Climate Scorekeepers Can't Keep Their Grades Straight

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green Apple logoGreenpeace, which has been blown off by one of its co-founders because of its radical behavior, often leaves itself open to easy ridicule – for example, by the promotion of dirty energy sources. Now they’ve done it again.

Only 1½ years ago Greenpeace cheered Apple Computer for its departure from the U.S. Chamber of Commerce over its disagreement on cap-and-trade and federal climate change policy. With Al Gore on the board of directors, you understand what side of the issue the company is on.

So imagine everyone’s surprise when Greenpeace this week slammed Apple in a report on the electricity sources (coal, nuclear, gas, renewables, etc.) technology companies use for their “cloud” computing offerings. Tech companies such as Google, Facebook, and Amazon provide many of their services (like searches, social interaction, product sales, email, and in Apple's case, iTunes) from servers based at massive data “farms,” located at various spots around the country. Because the data are not on individuals’ personal computers (or Macs) but stored on the servers, they are thought of as “up in the cloud.”

As you can imagine, these farms demand a lot of electricity, so the companies that own them are interested in the lowest-cost power possible, which means nuclear power (also opposed by Greenpeace), or coal- or natural gas-fired generation. But those fossil fuels run afoul of the environmental pressure groups’ desires for everyone to use expensive renewables like wind or solar.

So the Greenpeace report comes out, and it appears that profitability is winning at Apple over Gore’s climate alarmism, as The Guardian reports:

Apple has come bottom of the most comprehensive green league table of technology companies because of its heavy reliance on "dirty data" centres.

The list, which is compiled by Greenpeace and released in San Francisco on Thursday, shows that the company relies heavily on highly polluting coal power at the sites that house its banks of servers.

Greenpeace's report, “How Dirty is Your Data?” reveals that the company's investment in a new North Carolina facility will triple its electricity consumption, equivalent to the electricity demand of 80,000 average US homes. The facility's power will be supplied by Duke Energy, with a mix of 62 percent coal and 32 percent nuclear. On Wednesday, Apple posted a large boost in quarterly earnings, which grew by 95 percent to $6 billion.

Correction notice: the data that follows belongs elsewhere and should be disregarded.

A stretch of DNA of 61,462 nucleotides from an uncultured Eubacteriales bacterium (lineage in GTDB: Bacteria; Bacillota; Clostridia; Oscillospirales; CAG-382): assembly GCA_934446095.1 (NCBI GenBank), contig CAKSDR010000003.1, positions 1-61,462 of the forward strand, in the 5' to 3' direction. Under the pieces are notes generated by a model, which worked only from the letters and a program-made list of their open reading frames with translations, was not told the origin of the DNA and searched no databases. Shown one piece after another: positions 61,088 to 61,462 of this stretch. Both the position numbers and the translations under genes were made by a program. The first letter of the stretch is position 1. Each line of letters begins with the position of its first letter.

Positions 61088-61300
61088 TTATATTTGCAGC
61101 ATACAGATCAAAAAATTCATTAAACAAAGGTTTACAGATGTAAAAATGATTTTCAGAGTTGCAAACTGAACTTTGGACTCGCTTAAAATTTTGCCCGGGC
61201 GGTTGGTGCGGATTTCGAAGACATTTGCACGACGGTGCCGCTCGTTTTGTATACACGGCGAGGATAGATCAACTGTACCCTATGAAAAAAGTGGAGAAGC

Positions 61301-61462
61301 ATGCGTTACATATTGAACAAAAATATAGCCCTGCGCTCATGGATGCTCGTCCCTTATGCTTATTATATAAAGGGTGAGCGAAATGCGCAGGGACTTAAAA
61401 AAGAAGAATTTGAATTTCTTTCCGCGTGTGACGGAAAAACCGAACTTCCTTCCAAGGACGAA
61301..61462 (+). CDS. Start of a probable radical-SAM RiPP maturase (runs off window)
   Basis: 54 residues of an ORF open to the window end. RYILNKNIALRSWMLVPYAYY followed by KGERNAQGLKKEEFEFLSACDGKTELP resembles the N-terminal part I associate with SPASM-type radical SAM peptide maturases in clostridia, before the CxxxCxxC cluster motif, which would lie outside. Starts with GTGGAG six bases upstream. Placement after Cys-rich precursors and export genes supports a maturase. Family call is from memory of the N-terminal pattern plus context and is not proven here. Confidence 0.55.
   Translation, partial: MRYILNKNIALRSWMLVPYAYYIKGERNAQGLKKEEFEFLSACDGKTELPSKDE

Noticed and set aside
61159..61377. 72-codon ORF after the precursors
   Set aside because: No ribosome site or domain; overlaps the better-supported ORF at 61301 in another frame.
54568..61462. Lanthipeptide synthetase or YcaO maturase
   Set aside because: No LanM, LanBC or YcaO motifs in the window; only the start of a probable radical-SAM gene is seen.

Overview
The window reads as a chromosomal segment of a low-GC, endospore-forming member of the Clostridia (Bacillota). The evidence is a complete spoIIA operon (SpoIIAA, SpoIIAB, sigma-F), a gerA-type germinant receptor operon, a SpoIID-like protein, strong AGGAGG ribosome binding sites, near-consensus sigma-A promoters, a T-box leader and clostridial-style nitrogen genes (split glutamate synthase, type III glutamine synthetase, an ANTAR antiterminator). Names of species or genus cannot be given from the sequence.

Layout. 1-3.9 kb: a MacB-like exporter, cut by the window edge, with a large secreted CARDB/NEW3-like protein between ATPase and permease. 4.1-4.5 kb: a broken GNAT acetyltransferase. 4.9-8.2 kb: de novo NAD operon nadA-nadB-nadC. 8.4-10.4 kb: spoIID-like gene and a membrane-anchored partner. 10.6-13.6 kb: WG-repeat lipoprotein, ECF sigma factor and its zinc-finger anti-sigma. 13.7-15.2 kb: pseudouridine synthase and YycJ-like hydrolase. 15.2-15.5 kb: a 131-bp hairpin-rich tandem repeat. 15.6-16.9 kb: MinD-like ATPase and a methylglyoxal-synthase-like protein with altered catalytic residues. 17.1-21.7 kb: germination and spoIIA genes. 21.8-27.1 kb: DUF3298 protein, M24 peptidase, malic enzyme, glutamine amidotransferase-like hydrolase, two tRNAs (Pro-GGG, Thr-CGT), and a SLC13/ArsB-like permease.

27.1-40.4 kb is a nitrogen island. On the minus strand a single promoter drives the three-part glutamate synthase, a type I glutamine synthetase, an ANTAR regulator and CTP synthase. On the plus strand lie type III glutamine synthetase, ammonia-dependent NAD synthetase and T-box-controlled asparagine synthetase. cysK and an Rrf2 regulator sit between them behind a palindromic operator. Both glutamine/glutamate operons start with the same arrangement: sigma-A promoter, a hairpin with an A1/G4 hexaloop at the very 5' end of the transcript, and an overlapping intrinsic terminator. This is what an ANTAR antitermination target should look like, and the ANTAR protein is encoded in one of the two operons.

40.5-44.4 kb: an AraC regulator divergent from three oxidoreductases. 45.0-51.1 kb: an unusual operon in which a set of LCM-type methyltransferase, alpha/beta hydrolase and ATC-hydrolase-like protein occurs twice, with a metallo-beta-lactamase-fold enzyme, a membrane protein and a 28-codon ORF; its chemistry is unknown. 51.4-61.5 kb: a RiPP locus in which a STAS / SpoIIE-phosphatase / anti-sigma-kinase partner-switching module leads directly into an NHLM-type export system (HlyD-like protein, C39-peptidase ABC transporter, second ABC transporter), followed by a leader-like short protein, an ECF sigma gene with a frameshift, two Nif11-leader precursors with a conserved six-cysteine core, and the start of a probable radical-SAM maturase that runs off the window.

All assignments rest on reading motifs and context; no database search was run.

Here is how Greenpeace ranked the major technology companies in its “Clean Cloud Power Report Card,” in order from cleanest to dirtiest: Yahoo!, Google, Amazon, Microsoft, Twitter, Facebook, IBM, Hewlett-Packard, and Apple.

But wait – Greenpeace appears to contradict the evaluations of another self-appointed expert on corporate climate compliance. Climate Counts, which is a front group of organic dairy company Stonyfield Farm and was featured by NLPC last month, ranks the same technology companies in the following order from best “commitment to fight global warming,” to worst: Hewlett- Packard, IBM, Microsoft, Apple, Google, Yahoo!, Amazon. Climate Counts did not assess Twitter or Facebook.

So if you’re trying to make sense of climate alarmists’ logic, here are the respective scores on what technology companies are best and worst in the fight against global warming:

These evaluations align with the climate alarmists’ logic that human-caused global warming leads to both snowfall increases and less snow; both more rain and drought; and both more and less colorful trees.

Don’t say you weren’t warned.

Paul Chesser is associate fellow for National Legal and Policy Center and is executive director for American Tradition Institute.